What is Big Think?  

We are Big Idea Hunters…

We live in a time of information abundance, which far too many of us see as information overload. With the sum total of human knowledge, past and present, at our fingertips, we’re faced with a crisis of attention: which ideas should we engage with, and why? Big Think is an evolving roadmap to the best thinking on the planet — the ideas that can help you think flexibly and act decisively in a multivariate world.

A word about Big Ideas and Themes — The architecture of Big Think

Big ideas are lenses for envisioning the future. Every article and video on bigthink.com and on our learning platforms is based on an emerging “big idea” that is significant, widely relevant, and actionable. We’re sifting the noise for the questions and insights that have the power to change all of our lives, for decades to come. For example, reverse-engineering is a big idea in that the concept is increasingly useful across multiple disciplines, from education to nanotechnology.

Themes are the seven broad umbrellas under which we organize the hundreds of big ideas that populate Big Think. They include New World Order, Earth and Beyond, 21st Century Living, Going Mental, Extreme Biology, Power and Influence, and Inventing the Future.

Big Think Features:

12,000+ Expert Videos

1

Browse videos featuring experts across a wide range of disciplines, from personal health to business leadership to neuroscience.

Watch videos

World Renowned Bloggers

2

Big Think’s contributors offer expert analysis of the big ideas behind the news.

Go to blogs

Big Think Edge

3

Big Think’s Edge learning platform for career mentorship and professional development provides engaging and actionable courses delivered by the people who are shaping our future.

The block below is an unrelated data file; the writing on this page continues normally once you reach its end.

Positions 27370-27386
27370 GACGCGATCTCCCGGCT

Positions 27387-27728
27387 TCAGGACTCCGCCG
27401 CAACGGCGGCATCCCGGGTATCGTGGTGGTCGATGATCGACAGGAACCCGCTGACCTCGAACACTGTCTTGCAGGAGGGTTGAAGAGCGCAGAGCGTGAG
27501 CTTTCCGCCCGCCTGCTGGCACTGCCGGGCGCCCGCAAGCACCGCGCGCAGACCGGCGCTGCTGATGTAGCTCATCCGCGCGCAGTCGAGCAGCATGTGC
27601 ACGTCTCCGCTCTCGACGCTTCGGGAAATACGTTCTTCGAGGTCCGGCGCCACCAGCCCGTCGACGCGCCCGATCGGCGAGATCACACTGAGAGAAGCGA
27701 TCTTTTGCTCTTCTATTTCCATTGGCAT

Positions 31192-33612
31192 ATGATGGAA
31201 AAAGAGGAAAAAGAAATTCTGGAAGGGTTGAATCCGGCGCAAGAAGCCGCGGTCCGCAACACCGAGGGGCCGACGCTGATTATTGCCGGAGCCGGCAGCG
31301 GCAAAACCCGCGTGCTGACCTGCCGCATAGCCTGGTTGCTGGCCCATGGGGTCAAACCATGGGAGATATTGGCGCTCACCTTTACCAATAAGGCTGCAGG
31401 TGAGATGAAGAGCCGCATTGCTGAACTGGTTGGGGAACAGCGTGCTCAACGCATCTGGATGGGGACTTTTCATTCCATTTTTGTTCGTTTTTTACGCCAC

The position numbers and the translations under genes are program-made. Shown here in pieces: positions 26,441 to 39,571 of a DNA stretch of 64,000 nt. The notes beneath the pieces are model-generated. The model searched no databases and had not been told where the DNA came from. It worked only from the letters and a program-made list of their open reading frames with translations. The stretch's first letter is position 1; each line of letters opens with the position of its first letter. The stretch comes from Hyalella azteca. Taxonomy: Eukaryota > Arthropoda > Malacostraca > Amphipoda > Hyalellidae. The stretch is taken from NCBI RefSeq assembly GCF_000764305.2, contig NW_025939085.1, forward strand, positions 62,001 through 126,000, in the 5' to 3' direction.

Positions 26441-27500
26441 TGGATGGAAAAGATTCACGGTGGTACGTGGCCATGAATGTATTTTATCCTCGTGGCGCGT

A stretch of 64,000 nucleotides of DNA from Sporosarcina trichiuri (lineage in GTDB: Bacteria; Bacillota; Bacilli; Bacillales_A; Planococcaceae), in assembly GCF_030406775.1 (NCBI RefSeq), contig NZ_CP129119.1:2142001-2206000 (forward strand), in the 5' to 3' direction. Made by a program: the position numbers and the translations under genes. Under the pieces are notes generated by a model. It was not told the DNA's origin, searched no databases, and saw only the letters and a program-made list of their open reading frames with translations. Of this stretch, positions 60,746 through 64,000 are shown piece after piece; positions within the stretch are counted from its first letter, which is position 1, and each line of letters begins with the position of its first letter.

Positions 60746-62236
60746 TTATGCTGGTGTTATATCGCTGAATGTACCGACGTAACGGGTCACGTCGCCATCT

Find out more
Close
With rendition switcher

Transcript

Question: What did the 90s mean for you musically?

Jenkins: The ‘90s were kind of this great period of liberation.  I felt very constrained by the ‘80s and I, and large part didn’t like the music of it.  It really wasn’t, for the late ‘80s, it wasn’t until Jane’s Addiction and most influential [on me], Camper Van Beethoven that I felt like there is this great new change available.  I’ve gotten out of college and I had been in these institutions my whole life.  In the ‘90s, suddenly I’m living in a squat and I’m… I’ve gone off and I’m backpacking across Europe and I have thrown off all of the… [locks that] paradigms that I was supposed to operate in, and in the ‘90s, I was able to begin to create those on my own.  So that’s most of what I think about in the ‘90s.  And then, in the late ‘90s, again, it seems like these changes in decades, I was in the whole major label system and our band who never expected to have a big hit got this big hit song with a very improbable “Semi-Charmed Life.”  Since lyrically I never thought that that would get on the radio and it still shocks me that they play it and then we began to deal with issues of image and, you know, how somebody else wants to market you, so then, again, we were in a kind of another kind of institution, but then, again, it was great to go on tour with U2.

Question: What is alternative rock?

Jenkins:    I would like to think that alternative rock means people who are making music that demands to be heard, that have a kind of eroticism in the way that they play that says, “We are going to step outside of the dominant paradigm and we’re going to provoke and we’re going to challenge and we’re going to do things on because it matters to us and it’s vital to us.”  I would like to think that that’s what it is but I think it, you know, very quickly becomes something that somebody can make a buck on and it, like any other form of commercial music, it becomes something that people figure out ways to [slot] in market so that they can sell products to young boys. 

Question: How has hip-hop affected Third Eye Blind?

Jenkins:    I think that hip-hop has a huge influence on what Third Eye Blind does.  A lot of the lyrical cadence comes from hip-hop.  There’s some combination of like Bob Dylan and then A Tribe Called Quest and the ability to take a, you know, a four-bar measure and flip around with timing… to flip timing so that you could get more set and that was very useful for me since I’m sort of an overly wordy kind of writer.

 

Stephan Jenkins on the 90s

Newsletter: Share: